Winter Tree Care: Identifying Common Tree Insects in Winter, Part 8

This is the eighth and final part of a series on winter tree insects. This article examines the snow fly and winter moth.


Through the winter months, plants conserve their energy, often enduring inclement weather in anticipation of spring. Due to the frigid temperatures, many insects enter a state of dormancy, overwintering on or within their hosts. While some insects are visible during winter, others conceal themselves in bark crevices or beneath the soil surface. The following examines some of the most common insects to infest trees during winter, and how they may be observed.

Snow Fly (Chionea)

The snow fly is a wingless crane fly in the genus Limoniid. It is notable for being one of the few insects to remain active during the winter months. The insect’s idiosyncratic anatomy enables it to survive in sub-freezing temperatures. The snow fly was first described in Alberta, Canada. At least 40 species of snow fly have since been discovered across the Northern hemisphere. When they are present, snow flies can often be observed quickly navigating across the snow and ice in search of mates. Snow flies are not believed to feed on live plant material. As such, they are not considered plant nuisances.


Snow flies do not seek out any particular hosts to feed in, or lay their eggs on.


  • Snow flies do not cause damage to plants. They do not require management.
  • Rock crickets (Grylloblattidae) are the snow fly’s most common natural predator. When they are both present in an area, rock crickets help to significantly reduce snow fly populations.
  • Snow flies are consumed by mice, rats, and winter birds.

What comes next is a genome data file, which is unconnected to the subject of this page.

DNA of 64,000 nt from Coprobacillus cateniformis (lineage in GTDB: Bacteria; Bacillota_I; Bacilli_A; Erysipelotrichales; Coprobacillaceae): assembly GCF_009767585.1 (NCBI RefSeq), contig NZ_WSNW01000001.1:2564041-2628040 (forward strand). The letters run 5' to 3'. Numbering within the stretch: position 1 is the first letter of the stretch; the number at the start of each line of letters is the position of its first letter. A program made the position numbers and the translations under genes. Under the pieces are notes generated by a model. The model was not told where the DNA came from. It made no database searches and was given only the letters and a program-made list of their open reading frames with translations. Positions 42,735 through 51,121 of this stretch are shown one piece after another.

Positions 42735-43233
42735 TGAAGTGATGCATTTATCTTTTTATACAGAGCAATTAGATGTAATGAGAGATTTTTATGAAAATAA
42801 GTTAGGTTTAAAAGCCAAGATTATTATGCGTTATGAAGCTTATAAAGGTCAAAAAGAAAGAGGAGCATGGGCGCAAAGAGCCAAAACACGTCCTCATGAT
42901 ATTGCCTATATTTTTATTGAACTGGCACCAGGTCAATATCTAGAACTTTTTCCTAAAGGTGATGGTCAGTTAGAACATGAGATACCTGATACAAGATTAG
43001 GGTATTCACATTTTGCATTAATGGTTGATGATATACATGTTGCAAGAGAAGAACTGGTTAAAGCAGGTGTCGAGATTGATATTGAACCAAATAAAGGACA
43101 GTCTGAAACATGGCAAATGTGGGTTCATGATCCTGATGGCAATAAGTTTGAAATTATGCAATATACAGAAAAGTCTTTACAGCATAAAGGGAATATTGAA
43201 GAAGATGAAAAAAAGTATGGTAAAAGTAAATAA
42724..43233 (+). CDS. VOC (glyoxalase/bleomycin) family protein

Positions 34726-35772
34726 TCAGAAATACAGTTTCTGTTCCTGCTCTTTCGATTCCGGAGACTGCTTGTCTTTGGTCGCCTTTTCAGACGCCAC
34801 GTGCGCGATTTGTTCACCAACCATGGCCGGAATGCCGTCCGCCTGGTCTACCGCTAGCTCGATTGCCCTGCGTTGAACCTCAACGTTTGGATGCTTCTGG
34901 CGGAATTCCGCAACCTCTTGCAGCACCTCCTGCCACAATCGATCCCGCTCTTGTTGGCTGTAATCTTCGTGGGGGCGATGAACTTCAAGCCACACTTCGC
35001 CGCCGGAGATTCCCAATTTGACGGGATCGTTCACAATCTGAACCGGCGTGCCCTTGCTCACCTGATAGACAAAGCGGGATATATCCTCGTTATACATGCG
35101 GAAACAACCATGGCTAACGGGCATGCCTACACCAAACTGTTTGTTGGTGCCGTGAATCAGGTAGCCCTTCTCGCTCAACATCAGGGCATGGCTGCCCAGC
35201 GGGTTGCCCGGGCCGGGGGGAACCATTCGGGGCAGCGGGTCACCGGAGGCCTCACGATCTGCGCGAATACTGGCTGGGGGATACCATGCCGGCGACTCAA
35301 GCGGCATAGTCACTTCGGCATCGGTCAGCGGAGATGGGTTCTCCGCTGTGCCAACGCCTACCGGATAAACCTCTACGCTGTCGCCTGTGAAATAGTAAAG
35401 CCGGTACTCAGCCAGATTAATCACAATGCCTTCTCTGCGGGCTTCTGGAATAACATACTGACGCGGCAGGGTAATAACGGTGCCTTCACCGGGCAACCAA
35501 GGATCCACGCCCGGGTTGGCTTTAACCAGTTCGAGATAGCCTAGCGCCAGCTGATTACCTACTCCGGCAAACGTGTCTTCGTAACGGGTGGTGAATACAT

• Snow fly eggs are eaten by numerous beetle grubs, caterpillars, and fleas.
  • The larvae can be infested by a tapeworm species. The tapeworm is believed to come into contact with the larvae when they feed on mice feces.
  • A species of nematode has been found to sometimes parasitize the larvae and adults.

Winter Moth (Operophtera brumata)

Winter moth is a small species of moth native to Europe and Western Asia. It was first discovered in North America in the 1930’s, appearing across various regions of Canada. It is now considered an invasive pest that is capable of defoliating maples, oaks, and other deciduous trees.

Symptoms of Infestation

Winter moth larvae wriggle their way into tree buds in early spring just before they bloom. Once inside, they begin to feed, devouring the flower and foliar buds. As the larvae grow, they feed in the expanding leaf clusters, stripping the tree of any new bud growth. Large populations can quickly defoliate trees, resulting in limb or tree failure. The decimation of buds on fruit trees can result in fewer fruit being produced, leading to dimished harvests.


  • Every spring, have a professional arborist perform a thorough inspection of the leaf buds on any susceptible trees.
  • Any trees that are stressed should be supplemented with water throughout the entire growing season.
  • Chemical compounds and oil sprays can be effective at preventing winter moth. Applying a dormant oil spray to trunks and branches can kill eggs before they hatch. However, depending on their location, some eggs may be shielded from the application. Chemical compounds such as spinosad or carbaryl can be used to contend with newly hatched caterpillars, but they have their drawbacks. Spinosad in particular is effective against winter moth, but it is highly toxic to honey bees. Any chemical compounds that are used should be applied after trees have come into bloom and bees have finished foraging.
  • Chemical insecticides, such as pyrethroids, are often used to eradicate winter moth, but they can have an adverse effect on other more beneficial organisms as well.
  • Tree banding involves the installation of a paper or plastic band around the trunk of a tree. The band is covered with a sticky substance that snares caterpillars as they attempt to climb up the tree. A cotton or polyester fiberfill can be placed under the band in order to further discourage passage. These products are not often effective, and can be easily overwhelmed when used on larger populations.
  • Wasps, beetles, and the tachinid fly are a few of winter moth’s natural predators. When present in an environment, they can lead to an increased mortality rate in winter moth pupae. However, they do not significantly hamper the development of larger populations.

Photo courtesy of Ben Sale CC-by-2.0